De Morgan’s The Cadence of Autumn from 1905 is one of her most unusual and brilliant paintings. Five women are shown in a frieze, against a rustic background. From the left, one holds a basket of grapes and other fruit, two are putting marrows, apples, pears and other fruit into a large net bag, held between them. The fourth crouches down from a seated position, her hands grasping leaves, and the last is stood, letting the wind blow leaves out from each hand. They wear loose robes which are coloured (from the left) lilac, gold, brown, green, and black.
The landscape behind them contains a watermill and surrounding buildings. At the left, the trees are heavy with fruit and the fields either green or ripe corn. At the right, the trees are barren, and the landscape hilly and more wintry. Soft blue-white patches of mist are visible in the foreground on the right.
This shows the procession of time and the changes seen in autumn, reflected in the colours of robes (De Morgan used such ‘colour coding’ elsewhere), the activities, fruits and dead leaves, and the progression across the background. It is possibly unique for showing time across the breadth of the painting in this way.
As a pacifist, De Morgan responded to the outbreak of the Great War with S.O.S. (c 1914-16). A light-robed woman stands, her head thrown back and arms outstretched as if being crucified, on a rock in the sea. Her robes are irridescent, containing faint colours of the rainbow. Around her feet is a pantheon of vicious sea monsters, some winged, others snake-like, most toothed and predatory. Above her is a bright light, with coloured halos, against a sky studded with stars.
The well-known radio call to indicate distress, consisting originally of the Morse code letters S O S, wasn’t introduced until 1908, replacing the earlier Morse letters CQD (which were still used by the Titanic in 1912). The distress here is both personal and global, at the horrors of the war. The figure doesn’t just represent the force of good, but that of redemption, from among the sea of monstrous war.
She followed that with Angel Piping to the Souls in Hell (1916), in which a winged angel flies above whorls of heads. The angel holds a golden pipe to their mouth, and plays it. The heads below are shown in an ethereal tube, which swirls around the mountainous background. Most of the faces are distorted in unpleasant emotion, and flames lick around the coils of the tube.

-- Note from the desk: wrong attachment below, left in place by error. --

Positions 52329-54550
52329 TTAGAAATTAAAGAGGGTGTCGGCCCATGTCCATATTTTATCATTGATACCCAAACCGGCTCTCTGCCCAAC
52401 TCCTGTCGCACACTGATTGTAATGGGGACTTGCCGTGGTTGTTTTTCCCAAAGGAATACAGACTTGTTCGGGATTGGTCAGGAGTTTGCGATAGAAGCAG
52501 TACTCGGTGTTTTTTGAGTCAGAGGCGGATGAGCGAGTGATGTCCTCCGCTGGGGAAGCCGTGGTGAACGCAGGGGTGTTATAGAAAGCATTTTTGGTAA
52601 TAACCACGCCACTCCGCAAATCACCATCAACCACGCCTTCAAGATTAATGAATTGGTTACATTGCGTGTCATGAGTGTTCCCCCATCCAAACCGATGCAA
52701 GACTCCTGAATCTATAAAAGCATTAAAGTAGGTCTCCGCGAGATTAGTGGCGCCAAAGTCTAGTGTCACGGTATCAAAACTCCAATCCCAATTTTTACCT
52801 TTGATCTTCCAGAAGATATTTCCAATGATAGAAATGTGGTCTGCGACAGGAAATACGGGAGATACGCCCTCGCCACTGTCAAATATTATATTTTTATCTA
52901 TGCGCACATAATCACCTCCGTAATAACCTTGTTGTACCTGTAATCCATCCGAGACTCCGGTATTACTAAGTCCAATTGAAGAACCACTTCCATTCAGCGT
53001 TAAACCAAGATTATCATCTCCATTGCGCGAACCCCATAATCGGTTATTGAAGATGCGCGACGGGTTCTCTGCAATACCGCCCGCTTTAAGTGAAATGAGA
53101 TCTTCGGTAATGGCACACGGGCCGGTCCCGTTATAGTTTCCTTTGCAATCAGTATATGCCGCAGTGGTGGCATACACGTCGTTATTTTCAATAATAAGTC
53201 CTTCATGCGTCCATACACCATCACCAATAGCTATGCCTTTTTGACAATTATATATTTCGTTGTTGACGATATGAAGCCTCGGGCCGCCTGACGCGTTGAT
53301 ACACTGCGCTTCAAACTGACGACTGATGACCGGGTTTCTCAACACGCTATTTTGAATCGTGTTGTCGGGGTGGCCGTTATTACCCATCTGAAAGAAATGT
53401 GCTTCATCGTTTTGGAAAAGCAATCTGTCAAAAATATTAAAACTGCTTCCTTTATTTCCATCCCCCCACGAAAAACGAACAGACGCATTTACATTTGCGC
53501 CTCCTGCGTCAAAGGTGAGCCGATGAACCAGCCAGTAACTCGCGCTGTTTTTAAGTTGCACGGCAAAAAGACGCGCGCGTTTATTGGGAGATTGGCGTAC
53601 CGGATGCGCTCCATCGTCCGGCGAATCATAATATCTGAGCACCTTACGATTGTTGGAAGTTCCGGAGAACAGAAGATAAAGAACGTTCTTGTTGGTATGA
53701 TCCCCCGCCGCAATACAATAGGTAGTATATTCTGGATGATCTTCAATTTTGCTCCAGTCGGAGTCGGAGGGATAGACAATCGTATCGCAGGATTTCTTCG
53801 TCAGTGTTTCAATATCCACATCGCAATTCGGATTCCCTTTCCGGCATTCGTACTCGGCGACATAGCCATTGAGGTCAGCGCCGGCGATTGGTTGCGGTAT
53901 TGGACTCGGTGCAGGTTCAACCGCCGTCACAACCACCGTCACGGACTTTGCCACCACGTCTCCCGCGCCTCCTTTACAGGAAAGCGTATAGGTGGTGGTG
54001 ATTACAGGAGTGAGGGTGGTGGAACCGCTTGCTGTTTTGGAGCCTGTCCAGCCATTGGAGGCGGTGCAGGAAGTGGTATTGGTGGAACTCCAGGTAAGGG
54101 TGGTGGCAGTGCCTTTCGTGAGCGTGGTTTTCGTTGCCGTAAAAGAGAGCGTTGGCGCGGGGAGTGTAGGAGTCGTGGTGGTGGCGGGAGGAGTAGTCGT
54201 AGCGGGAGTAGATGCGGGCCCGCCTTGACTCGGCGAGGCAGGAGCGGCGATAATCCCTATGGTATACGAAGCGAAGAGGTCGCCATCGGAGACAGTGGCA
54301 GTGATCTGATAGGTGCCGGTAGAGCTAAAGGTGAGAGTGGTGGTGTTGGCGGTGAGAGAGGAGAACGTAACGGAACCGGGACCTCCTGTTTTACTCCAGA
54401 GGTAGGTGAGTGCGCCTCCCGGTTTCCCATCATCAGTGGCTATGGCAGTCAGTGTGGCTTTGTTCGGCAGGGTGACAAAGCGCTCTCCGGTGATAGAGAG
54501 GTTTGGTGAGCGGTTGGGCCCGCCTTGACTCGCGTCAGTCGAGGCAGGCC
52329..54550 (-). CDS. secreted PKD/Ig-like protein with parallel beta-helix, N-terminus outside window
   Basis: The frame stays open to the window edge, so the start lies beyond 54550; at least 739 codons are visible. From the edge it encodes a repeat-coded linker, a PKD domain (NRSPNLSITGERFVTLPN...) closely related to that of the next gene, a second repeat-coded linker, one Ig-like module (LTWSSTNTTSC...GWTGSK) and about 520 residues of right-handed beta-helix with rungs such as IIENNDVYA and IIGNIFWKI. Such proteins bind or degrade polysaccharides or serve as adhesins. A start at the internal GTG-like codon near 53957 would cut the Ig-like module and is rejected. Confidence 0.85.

This is an unusual work which is closer to the cryptic paintings of William Blake than the legends popular among the Pre-Raphaelites. Its symbols appear to show the possibility of redemption to those in hell. Painted in the middle of the First World War, it was another expression of De Morgan’s deep spiritual distress at the time.
The legendary story of Queen Eleanor and Fair Rosamund (1880-1919) was a popular subject for the Pre-Raphaelites, and quite different from what is now thought to be the historical basis.
King Henry II (1133-1189, ruled 1154-1189) built a house for his mistress Rosamund Clifford at Woodstock, near Oxford. To protect her, it was inside a maze or labyrinth, and the house itself was called Labyrinthus. Henry’s wife, Queen Eleanor of Aquitaine, intended to kill Rosamund, so she traced her way through the maze using a thread, until she reached Rosamund. The Queen then gave her a choice of modes of execution: a dagger or the poison which she had brought with her. Rosamund drank the poison and died.
In reality, Eleanor abandoned Henry in the Great Revolt of 1173-4, for which he imprisoned her in Winchester until his death in 1189. Rosamund entered a nunnery at Godstow Abbey in 1174 or later, where she died in 1176.
De Morgan’s powerful painting shows Eleanor at the left, her left hand still holding the red thread with which she had negotiated the maze. In her right hand is the vial of poison which she is about to administer to Rosamund, who is sat, looking dreamily into the distance, at the right. Malevolent bats and faces are shown around Eleanor’s head and shoulders, to indicate her evil intent. Lower down they transform into flying serpents, which are chasing tiny putti adorning the floor. White doves and another putto are flying away to the right, and there are occasional miniature stars around Eleanor. A stained glass window behind shows two lovers about to kiss under a fruit tree.
This is a story of cold and calculated witch-like sorcery, similar to some of the classical legends such as that of Medea, a powerful narrative indeed.
William De Morgan died in 1917, Evelyn two years later, in 1919.
Drawmer, LJ (2001) The impact of science and spiritualism on the works of Evelyn De Morgan 1870-1919, PhD thesis, Buckinghamshire New University. Available here.